In the days that followed, we lived like mountain men, enjoying our own little slice of the backcountry which we seemed to have all to ourselves. Our site overlooked meadows of willows that bordered meandering Pebble Creek. The flyfishing was fantastic. We fished downstream and upstream catching more cutthroat than one could imagine. Beautiful trout with crimson gill plates, sunset slashes, and golden bodies. Simply put, the fishing was the best I've ever experienced. For its size, Pebble Creek produced some unexpectedly large trout, each and every one feisty fighters ranging from 10-16 inches in size. Green hoppers, PMDs, and caddis were our flies of choice, and the uncomplicated nature of the fish made our options interchangeable.
One morning we trekked up nearby Bliss Pass and enjoyed the alpine views of the Absarokas and Beartooth mountain ranges. We had a snowball fight at 10,000 feet, checked out the whitebark pines the grizzlies would soon visit, and enjoyed a lunch of trail mix and jerky before scrambling back down to the creek for another afternoon of terrific fishing.
We encountered bear and moose. The first afternoon of fishing I had just released a foot long cutthroat and looked up to see a set of bear cubs on the far bank looking at me, one standing upright. There was no sow in sight, so I quickly unclipped the bearspray from its holster, my head on a swivel as I hiked back upstream to gather up the rest of the gang: Joe, Josh, and Shawn. Both cubs treed, and soon, the mama sauntered along. She was quite amiable really, for she napped under the tree wholly aware of our presence. Giving her a wide berth we continued fishing, and later in the evening, she and her cubs showed up in our meadow. It was quite a show watching the cinnamon cubs wrestle while the jet black sow settled into their bedding site for the evening.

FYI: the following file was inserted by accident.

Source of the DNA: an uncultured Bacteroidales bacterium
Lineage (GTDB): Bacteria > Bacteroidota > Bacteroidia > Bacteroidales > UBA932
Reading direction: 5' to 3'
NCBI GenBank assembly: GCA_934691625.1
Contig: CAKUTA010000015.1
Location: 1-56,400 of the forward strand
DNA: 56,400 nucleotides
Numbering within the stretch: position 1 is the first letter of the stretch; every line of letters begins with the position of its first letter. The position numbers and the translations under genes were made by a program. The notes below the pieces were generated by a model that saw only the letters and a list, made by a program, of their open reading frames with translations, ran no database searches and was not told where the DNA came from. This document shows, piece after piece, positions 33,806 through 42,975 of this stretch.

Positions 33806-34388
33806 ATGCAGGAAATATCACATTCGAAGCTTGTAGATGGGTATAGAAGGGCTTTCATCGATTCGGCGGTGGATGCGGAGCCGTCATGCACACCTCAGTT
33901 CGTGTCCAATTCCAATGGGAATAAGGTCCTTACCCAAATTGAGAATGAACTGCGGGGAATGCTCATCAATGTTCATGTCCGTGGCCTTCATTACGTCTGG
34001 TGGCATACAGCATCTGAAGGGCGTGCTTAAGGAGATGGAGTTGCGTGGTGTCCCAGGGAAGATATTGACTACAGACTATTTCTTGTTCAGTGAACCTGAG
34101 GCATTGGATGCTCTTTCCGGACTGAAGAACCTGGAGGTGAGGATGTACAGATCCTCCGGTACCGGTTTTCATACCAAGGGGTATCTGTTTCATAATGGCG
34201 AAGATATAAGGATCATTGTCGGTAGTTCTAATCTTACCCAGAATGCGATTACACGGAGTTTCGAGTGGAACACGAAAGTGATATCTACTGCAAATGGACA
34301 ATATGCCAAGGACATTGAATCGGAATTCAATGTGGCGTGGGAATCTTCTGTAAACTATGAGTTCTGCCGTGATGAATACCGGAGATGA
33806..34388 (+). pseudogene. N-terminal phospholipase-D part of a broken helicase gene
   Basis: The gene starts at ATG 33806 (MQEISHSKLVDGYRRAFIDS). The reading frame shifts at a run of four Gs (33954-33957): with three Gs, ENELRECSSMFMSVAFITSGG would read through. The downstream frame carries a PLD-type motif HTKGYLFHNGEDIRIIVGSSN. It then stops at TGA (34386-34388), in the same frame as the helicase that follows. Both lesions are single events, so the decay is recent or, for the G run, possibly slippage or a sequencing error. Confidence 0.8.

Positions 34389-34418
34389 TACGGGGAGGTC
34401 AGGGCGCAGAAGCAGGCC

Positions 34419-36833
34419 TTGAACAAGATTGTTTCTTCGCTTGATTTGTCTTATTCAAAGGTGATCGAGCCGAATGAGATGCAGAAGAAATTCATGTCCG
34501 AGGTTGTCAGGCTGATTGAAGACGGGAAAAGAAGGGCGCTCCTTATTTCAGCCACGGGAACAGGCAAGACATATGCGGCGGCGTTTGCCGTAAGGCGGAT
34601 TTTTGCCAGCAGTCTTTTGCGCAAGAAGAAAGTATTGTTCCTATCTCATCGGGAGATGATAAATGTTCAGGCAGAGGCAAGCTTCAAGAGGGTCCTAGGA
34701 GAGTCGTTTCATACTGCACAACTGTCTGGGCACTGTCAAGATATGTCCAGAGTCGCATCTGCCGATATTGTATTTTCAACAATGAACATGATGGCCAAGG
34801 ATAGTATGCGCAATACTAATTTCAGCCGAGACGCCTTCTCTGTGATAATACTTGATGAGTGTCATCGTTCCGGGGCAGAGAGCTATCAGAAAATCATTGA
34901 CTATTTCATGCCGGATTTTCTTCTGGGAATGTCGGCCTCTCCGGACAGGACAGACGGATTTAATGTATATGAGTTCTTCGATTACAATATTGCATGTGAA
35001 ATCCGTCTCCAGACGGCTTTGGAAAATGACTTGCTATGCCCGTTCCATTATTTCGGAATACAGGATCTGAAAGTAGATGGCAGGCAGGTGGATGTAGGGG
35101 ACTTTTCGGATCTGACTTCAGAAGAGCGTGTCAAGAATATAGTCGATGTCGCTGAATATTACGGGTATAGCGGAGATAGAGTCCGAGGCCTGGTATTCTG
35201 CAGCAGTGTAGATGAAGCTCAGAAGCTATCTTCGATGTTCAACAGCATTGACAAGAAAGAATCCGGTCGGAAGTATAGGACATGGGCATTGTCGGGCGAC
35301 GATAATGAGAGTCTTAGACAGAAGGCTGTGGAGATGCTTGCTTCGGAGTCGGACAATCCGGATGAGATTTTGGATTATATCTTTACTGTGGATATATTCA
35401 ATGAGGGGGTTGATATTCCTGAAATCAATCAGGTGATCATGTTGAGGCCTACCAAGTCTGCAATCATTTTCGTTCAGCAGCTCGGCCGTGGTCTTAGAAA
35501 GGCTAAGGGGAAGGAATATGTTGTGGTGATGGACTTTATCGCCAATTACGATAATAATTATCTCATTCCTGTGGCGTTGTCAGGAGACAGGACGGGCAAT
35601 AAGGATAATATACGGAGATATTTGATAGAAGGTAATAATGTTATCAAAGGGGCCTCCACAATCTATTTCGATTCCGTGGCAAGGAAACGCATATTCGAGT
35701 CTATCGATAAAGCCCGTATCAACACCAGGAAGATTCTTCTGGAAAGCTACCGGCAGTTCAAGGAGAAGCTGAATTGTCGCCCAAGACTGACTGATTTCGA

The following evening we were visited by an immense cow moose and her calf. We were able to watch them devour willows from the comfort of our campsite for over two hours.
Each evening we gathered firewood from the downed wood of the forest and passed the time enjoying its warmth, pumping drinking water from the glacial cold creek, and creating meals from our freeze dried pouches and whatever else we packed. My personal favorite was Mountainhouse Chili-Mac with Fritos sprinkled atop.
The time passed all too quickly. We found ourselves hiking out and experiencing the only unpleasant weather of the entire trip. We made it nearly five miles before ducking into pines to allow a rolling thunderstorm to pass.
In reflection, this was the best backpack I've ever experienced. Everything came together on this trip, especially the fishing. Yellowstone's backcountry holds many secrets and surprises, and I was thankful to be a part of it if only for a few magical Rocky Mountain summer days.
|The wildflowers of the upper Pebble Creek plateau|
|The view from camp|
|A feisty Pebble Creek cutthroat|
|The beautiful colors of the cutthroat trout|
|Sunset over the mountains|
|Bliss Pass overlook|
|Pollarine points out the Beartooth Plateau to Joe|